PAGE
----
ラブひな Omnibus Volume 01
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Love Hina is the second manga series that I started purchasing and reading back in 2003 (after watching the anime in 2002). Back then, TokyoPop's release of the manga began steering me toward the notion of the retention of Japanese honorifics, both in manga and in anime subtitles. (Ironically, the official English release of the anime Love Hina steered me from watching English dubs to watching anime in Japanese with subtitles.) That's because Adam Arnold managed to get the title/honorific "senpai" into the adaptation (though only for Shinobu addressing Keitaro) and occasionally, other honorifics. A few years later, I started longing for a better adaptation of the manga that would include not only all of the Japanese honorifics, but also make proper usage of names. Thankfully, this first omnibus release does that an more.
This first omnibus volume covers the first three volumes of the manga series. From a story perspective, this covers Keitaro's taking over Hinata Inn as the manager for what has become a girl's dorm, through Keitaro's and Naru's studying and attempt to get into Tokyo University (Todai), and concluding with their separate but linked "recovery" trips to Kyoto and beyond, where they eventually meet Mutsumi before being reunited with the other residents of Hinata Inn.
Going beyond my being thrilled at the proper usage of honorifics in the adaptation, I have to say that I do enjoy the story here. Sure, it has Akamatsu-sensei's standard level of ecchiness (because girls have to bathe frequently, especially in large, outdoor onsen-style baths) and the main joke is the hapless Keitaro accidentally walking in on some girl (or girls) undressing, or otherwise accidentally groping them, followed by a vicious beating from said girls, with Naru giving her patented "Naru Punch" that sends Keitaro flying. Some folks will get sick of that, but I see it for what it is -- stupid humor.
For me, the journey of Keitaro and Naru attempting to get into Todai and the hints of romance between the two, with all of its ups and downs, is the more enjoyable part. This is aided by the other residents of Hinata Inn, especially Motoko (my favorite character), whom are now in their adjustment period in getting used to Keitaro. Having Naru and Keitaro go off separately on unannounced trips (despite eventually ending up together) has the other girls come running, showing that they not only cared for Naru, but had begun to care for Keitaro as well. These are the elements that are interesting to me.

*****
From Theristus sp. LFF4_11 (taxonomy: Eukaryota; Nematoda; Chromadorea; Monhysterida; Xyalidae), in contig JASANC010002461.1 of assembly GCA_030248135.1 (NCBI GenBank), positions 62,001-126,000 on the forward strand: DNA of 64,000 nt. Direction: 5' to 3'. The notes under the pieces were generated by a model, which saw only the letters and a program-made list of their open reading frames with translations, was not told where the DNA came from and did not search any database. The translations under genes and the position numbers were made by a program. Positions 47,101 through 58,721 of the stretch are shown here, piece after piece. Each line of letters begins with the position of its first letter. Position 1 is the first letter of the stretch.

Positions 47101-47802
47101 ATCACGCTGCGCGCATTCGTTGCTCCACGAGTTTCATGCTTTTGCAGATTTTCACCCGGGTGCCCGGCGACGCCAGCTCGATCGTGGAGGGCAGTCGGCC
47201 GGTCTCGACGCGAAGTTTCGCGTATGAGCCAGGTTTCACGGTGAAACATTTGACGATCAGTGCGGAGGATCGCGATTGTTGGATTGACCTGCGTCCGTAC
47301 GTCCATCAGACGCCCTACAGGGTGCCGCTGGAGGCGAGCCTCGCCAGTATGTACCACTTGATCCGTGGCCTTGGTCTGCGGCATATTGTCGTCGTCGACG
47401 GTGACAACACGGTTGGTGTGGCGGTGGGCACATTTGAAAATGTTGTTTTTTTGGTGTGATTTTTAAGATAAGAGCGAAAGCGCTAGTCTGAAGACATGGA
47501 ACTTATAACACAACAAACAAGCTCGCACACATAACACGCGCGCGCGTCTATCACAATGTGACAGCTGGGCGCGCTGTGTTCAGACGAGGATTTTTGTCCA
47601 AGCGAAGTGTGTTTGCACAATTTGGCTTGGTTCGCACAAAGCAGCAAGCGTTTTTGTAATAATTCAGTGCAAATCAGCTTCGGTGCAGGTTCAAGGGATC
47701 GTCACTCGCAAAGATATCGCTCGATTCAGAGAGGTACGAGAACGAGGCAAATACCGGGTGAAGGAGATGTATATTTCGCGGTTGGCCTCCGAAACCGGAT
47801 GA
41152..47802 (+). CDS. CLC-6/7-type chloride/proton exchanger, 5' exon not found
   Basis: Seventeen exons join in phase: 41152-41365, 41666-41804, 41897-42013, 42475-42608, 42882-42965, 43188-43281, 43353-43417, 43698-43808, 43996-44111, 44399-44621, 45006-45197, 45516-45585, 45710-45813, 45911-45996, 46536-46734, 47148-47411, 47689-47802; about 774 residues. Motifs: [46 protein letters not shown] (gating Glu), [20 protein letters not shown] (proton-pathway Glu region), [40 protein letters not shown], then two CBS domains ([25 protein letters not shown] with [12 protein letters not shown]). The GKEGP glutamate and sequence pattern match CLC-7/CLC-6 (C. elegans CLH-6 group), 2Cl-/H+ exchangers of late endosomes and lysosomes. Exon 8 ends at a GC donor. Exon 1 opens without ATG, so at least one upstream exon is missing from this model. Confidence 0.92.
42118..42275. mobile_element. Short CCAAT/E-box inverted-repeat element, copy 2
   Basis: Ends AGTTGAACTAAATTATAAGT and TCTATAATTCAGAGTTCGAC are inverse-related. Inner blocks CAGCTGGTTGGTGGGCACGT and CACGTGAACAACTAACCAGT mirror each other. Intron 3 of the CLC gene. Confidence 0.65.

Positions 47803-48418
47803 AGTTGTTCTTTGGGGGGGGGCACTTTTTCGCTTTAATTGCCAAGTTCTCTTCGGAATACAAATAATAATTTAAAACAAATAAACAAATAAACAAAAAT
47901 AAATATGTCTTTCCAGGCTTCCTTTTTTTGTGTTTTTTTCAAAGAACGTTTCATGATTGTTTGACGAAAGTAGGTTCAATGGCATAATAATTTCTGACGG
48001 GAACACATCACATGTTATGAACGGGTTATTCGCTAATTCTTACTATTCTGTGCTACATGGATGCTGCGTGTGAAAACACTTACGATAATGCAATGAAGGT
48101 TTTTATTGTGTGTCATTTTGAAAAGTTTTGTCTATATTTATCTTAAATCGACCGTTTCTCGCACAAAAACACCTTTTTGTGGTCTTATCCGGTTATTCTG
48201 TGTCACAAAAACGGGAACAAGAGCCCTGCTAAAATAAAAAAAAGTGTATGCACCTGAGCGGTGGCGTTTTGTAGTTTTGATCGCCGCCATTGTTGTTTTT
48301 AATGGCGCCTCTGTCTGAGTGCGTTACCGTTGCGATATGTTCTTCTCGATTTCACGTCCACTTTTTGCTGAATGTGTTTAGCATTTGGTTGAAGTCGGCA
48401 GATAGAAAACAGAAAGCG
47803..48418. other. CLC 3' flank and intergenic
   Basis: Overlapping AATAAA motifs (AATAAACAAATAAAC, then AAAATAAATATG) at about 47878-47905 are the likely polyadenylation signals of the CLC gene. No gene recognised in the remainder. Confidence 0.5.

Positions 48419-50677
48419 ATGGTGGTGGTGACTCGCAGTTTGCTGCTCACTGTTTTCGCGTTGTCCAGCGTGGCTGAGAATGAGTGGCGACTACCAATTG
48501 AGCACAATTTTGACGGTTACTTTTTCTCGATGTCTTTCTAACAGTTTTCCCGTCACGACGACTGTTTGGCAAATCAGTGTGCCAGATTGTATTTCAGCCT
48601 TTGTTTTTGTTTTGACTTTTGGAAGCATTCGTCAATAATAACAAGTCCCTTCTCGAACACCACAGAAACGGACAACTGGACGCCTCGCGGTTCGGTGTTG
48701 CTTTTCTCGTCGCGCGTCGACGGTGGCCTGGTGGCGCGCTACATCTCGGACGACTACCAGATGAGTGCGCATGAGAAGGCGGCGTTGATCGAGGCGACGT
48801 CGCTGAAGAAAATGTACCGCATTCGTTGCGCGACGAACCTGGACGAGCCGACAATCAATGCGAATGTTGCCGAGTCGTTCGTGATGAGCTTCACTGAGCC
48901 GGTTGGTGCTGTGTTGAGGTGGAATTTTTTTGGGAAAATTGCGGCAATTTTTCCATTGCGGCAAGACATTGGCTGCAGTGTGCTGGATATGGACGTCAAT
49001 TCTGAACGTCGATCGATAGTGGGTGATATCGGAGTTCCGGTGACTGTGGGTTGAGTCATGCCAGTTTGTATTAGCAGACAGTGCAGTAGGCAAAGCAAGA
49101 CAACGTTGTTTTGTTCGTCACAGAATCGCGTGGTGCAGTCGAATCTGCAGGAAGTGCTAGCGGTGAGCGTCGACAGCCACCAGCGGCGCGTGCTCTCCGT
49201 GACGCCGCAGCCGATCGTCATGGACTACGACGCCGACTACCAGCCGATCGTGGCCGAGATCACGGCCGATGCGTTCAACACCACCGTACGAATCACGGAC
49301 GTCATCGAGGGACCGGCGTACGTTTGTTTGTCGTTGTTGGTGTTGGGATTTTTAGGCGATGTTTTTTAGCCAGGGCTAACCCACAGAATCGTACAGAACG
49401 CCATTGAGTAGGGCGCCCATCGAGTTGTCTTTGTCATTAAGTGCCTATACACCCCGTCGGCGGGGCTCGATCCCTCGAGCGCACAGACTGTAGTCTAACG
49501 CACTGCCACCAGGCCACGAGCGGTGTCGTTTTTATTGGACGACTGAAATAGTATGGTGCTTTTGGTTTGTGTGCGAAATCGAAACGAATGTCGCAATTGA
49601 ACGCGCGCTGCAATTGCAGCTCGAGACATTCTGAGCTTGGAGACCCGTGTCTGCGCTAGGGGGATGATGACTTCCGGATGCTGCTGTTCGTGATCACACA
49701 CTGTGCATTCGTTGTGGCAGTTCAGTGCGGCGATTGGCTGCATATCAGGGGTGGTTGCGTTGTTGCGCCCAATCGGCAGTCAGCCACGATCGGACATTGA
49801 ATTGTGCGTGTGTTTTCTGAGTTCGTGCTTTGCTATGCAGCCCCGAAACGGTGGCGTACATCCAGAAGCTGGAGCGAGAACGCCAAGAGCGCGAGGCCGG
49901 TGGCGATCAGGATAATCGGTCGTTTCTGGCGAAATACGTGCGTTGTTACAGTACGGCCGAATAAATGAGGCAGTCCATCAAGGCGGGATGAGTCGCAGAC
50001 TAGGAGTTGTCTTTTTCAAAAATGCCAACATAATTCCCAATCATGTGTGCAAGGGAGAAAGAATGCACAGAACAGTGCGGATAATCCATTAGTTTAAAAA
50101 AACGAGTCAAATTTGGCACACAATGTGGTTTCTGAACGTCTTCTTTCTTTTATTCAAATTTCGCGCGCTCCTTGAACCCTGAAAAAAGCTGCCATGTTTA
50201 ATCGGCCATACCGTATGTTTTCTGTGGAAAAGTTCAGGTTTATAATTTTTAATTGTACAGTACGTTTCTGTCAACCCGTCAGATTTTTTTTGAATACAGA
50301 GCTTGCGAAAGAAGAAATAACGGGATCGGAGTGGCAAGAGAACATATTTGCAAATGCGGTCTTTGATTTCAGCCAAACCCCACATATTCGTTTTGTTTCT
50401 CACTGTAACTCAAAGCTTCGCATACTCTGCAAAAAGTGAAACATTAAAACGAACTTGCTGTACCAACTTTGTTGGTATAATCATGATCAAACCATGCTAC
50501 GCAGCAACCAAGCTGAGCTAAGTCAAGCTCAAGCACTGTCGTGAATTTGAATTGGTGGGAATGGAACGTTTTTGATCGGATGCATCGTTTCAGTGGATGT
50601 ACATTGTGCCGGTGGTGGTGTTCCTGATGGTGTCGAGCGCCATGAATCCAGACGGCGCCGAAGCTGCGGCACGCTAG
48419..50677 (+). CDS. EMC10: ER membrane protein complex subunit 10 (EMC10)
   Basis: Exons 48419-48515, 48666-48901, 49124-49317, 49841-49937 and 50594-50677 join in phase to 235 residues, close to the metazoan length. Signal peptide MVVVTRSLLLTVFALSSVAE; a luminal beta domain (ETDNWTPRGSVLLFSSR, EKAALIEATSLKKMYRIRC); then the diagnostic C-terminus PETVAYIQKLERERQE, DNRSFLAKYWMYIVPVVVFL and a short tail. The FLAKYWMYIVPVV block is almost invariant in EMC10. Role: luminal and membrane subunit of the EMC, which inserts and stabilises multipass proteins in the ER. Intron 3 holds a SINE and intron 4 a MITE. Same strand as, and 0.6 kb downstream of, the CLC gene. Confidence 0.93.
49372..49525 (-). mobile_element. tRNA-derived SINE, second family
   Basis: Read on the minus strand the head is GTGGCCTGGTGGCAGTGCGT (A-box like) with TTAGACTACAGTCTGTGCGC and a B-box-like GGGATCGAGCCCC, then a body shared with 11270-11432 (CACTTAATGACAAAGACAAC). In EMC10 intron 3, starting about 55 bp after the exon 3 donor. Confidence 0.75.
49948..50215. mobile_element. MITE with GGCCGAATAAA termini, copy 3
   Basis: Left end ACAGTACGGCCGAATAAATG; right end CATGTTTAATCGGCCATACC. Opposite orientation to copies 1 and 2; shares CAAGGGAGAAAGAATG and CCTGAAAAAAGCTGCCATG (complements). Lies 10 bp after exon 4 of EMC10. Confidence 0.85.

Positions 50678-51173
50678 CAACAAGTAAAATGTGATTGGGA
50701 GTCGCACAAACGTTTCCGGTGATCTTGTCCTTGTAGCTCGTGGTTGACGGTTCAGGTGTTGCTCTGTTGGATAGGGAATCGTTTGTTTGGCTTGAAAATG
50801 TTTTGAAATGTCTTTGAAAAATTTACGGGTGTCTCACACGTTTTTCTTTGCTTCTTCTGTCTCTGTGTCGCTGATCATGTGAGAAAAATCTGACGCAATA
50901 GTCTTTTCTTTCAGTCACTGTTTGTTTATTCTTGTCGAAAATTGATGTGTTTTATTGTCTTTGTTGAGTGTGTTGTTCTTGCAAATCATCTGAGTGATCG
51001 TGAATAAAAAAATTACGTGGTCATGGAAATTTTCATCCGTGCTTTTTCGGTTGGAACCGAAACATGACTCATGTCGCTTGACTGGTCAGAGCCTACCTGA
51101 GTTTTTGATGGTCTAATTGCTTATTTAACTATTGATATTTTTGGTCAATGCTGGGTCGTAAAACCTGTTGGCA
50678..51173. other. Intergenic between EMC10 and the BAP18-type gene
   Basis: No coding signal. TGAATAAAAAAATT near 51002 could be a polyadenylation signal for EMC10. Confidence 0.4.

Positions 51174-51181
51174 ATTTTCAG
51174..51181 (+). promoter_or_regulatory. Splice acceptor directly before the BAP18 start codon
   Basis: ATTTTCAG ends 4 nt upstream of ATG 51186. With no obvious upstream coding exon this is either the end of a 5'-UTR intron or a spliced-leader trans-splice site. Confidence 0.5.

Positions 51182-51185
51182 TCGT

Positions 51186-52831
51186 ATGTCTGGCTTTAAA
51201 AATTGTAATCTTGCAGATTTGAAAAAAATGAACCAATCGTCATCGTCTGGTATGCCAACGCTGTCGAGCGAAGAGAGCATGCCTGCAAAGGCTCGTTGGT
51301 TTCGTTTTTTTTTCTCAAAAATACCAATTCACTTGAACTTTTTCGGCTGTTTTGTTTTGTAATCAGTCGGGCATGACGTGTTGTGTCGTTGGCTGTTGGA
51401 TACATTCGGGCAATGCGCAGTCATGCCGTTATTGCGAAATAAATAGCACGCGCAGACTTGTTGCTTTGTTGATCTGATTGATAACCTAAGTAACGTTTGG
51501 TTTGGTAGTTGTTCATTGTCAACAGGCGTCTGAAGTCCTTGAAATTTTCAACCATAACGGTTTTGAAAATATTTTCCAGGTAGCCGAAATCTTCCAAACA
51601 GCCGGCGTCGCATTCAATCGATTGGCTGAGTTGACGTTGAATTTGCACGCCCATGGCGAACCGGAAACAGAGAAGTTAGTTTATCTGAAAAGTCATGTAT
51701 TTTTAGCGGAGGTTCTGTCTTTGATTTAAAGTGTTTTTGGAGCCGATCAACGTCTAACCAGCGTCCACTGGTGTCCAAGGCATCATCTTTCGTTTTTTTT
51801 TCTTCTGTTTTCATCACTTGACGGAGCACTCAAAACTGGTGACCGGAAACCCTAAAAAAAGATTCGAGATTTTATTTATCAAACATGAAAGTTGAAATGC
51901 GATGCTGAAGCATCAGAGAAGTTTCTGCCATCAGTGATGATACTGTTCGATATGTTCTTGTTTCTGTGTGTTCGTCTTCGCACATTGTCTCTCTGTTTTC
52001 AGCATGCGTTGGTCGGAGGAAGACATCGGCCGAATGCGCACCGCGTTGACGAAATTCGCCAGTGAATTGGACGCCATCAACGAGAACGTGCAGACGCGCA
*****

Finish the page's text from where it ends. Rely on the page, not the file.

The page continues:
This first omnibus introduces us to all of the major characters, save three, two of whom are soon to come (Seta and Sarah). So, after reading this book, if you don't like it, you won't like the rest of the manga series. If you do like it, you'll like the rest of the manga series and should continue to buy future volumes.
Now, if you were like me and were introduced to Love Hina via the anime, providing you liked the anime, you'll like the manga even better. That's because the story flows more naturally and will eventually have a proper conclusion, something the anime never did.
On the Kodansha side of things, I've already mentioned the return of the Japanese honorifics. There are extensive translator notes at the back as well, which is very welcome. Also, you may note that I used the term "Todai" for "Tokyo University." Readers of the original manga or viewers of the anime may or may not remember that "Todai" as a term becomes very important in later volumes as the series is winding down. I suspect that this is why the Japanese short name "Todai" is used in this adaptation, and I for one have no problem with that. ^_^
I wish that the original, color covers had been included as an extra (seriously, what Dark Horse is doing with those various CLAMP omnibuses is awesome), but alas they are not. The end of each original volume does contain the black-and-white version of the original color, book cover note from Akamatsu-sensei, so that's a nice way to end a volume. All of the volume extras are in the back of this book, which isn't a problem.
For me, I highly recommend this harem manga and am glad that Kodansha Comics is doing it right.